What Uses the Most Electricity in My Home?

When temperatures rise, our energy bills can be at their highest. To prevent high electric bills, we need to keep our homes as energy-efficient as possible. Finding ways to save energy and reduce our costs can be a challenge, so where do we start? With the help of energystar.gov and energy.gov, we explore the energy consumed by typical home systems, appliances and electronics, find out what uses the most energy and share tips on how to make your home more energy-efficient and curb your electricity costs.

Your electricity usage is measured in kilowatt-hours, or KWh. When calculating an appliance or system’s energy use, we calculate daily kilowatt-hours by multiplying the hours used per day by its wattage, and get the kWh by multiplying that by 0.001. Learn more about calculating your appliances and systems’ usage.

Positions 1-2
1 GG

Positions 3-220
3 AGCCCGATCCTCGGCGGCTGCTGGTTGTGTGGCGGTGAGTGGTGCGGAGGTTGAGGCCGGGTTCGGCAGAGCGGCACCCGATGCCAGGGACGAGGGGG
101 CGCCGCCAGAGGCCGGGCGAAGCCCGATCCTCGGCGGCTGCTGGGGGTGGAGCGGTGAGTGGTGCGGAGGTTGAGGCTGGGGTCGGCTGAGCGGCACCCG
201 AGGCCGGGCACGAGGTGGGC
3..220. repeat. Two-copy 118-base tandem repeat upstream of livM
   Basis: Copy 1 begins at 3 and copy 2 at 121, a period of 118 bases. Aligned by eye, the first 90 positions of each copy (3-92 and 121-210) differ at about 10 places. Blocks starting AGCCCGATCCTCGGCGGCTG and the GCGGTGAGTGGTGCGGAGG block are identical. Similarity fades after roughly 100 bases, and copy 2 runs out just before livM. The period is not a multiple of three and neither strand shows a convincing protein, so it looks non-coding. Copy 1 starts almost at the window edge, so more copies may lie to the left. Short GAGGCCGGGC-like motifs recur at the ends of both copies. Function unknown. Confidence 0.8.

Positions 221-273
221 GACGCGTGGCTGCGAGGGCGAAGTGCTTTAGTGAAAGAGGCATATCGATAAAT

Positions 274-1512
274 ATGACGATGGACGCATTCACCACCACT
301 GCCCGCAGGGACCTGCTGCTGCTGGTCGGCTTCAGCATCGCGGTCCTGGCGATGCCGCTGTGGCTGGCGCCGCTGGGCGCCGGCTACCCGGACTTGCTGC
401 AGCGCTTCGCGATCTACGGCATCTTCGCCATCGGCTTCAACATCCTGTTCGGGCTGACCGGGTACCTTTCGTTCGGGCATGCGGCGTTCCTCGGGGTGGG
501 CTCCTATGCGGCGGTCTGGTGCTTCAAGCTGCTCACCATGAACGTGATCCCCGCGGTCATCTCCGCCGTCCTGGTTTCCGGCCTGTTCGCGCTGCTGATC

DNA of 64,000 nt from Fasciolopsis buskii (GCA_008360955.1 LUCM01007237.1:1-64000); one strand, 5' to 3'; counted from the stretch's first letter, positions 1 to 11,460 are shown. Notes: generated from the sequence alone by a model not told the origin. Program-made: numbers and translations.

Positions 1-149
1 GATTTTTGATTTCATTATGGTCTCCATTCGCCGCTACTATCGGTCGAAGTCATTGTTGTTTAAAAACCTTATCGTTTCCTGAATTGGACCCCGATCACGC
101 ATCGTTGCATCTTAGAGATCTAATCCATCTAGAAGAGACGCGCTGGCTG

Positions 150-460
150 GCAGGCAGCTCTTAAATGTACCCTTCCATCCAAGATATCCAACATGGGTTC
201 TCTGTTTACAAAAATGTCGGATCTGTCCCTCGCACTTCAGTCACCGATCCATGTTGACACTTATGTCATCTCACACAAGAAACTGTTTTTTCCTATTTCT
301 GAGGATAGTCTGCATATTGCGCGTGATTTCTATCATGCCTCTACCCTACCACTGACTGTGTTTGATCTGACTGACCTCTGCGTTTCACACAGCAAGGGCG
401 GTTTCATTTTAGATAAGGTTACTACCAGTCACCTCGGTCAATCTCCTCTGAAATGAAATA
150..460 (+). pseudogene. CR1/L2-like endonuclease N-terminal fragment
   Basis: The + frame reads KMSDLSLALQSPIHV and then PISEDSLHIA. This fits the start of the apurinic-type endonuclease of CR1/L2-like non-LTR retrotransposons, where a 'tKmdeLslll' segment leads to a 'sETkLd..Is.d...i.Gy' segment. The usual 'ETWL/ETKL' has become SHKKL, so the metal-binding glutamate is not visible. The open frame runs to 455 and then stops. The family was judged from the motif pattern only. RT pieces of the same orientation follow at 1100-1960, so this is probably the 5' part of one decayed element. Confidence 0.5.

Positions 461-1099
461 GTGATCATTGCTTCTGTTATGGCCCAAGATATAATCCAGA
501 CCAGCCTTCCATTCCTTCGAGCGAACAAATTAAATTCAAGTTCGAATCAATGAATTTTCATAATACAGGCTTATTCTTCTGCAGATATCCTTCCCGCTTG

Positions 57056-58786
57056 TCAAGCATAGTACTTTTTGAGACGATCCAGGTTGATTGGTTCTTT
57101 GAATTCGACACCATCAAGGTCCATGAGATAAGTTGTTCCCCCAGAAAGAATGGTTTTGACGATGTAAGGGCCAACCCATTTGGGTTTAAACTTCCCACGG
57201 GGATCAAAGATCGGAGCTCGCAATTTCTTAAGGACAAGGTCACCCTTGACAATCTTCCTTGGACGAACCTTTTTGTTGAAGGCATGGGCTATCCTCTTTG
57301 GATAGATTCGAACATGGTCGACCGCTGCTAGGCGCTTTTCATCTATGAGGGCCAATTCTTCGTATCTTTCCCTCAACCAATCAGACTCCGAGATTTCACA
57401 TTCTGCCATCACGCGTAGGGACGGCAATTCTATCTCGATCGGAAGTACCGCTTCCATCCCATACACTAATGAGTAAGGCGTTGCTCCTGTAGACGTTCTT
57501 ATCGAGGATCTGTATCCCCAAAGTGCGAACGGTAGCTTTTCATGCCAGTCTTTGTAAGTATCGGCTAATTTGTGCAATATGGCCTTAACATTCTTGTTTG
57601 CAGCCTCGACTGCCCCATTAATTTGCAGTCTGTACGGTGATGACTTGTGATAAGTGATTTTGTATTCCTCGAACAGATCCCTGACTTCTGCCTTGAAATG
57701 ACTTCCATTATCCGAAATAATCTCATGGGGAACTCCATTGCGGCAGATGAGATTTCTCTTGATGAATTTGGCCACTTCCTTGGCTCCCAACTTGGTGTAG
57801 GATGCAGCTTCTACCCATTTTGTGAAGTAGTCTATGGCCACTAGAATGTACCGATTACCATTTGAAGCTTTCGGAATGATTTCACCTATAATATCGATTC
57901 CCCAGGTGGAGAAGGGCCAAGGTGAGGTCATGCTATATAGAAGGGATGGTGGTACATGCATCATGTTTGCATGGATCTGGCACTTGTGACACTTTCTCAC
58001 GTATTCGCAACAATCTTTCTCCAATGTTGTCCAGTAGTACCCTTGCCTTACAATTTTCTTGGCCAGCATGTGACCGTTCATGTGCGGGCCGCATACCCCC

1. Air Conditioner and Heating

As your main source of comfort from hot outdoor temperatures, your HVAC system uses the most energy of any single appliance or system at 46 percent of U.S. homes’ energy usage. An average central HVAC unit uses about 3500 watts and runs two to three times an hour for 10-15 minutes. In a 24-hour period, your HVAC would use around 28-63 kWh, resulting in about 850-1,950 kWh in a month, depending on the efficiency of your unit. Try to reduce the work your AC does this summer with these tips:

  • Use ceiling fans
  • Turn the thermostat up to 78 F
  • Get an AC tuneup
  • Draw your curtains during warmer hours of the day
  • Replace your air filters
  • Don’t block inside vents or outside units
  • Dust and vacuum to prevent clogs

Read more tips: Inexpensive Tips to Improve the Energy Efficiency of Your HVAC | How Do I Take Care of My Air Conditioner in the Summer? | What Temperature Should I Set My Thermostat in the Summer?

2. Water Heating


As another often-used appliance, your water heater comes in second at 14 percent of your home’s energy usage. An average water heater will run about 3 hours a day and uses 4500 watts, adding up to 13.5 kWh per day, or 405 kWh per month. Use these tips to take the heat off your energy bill: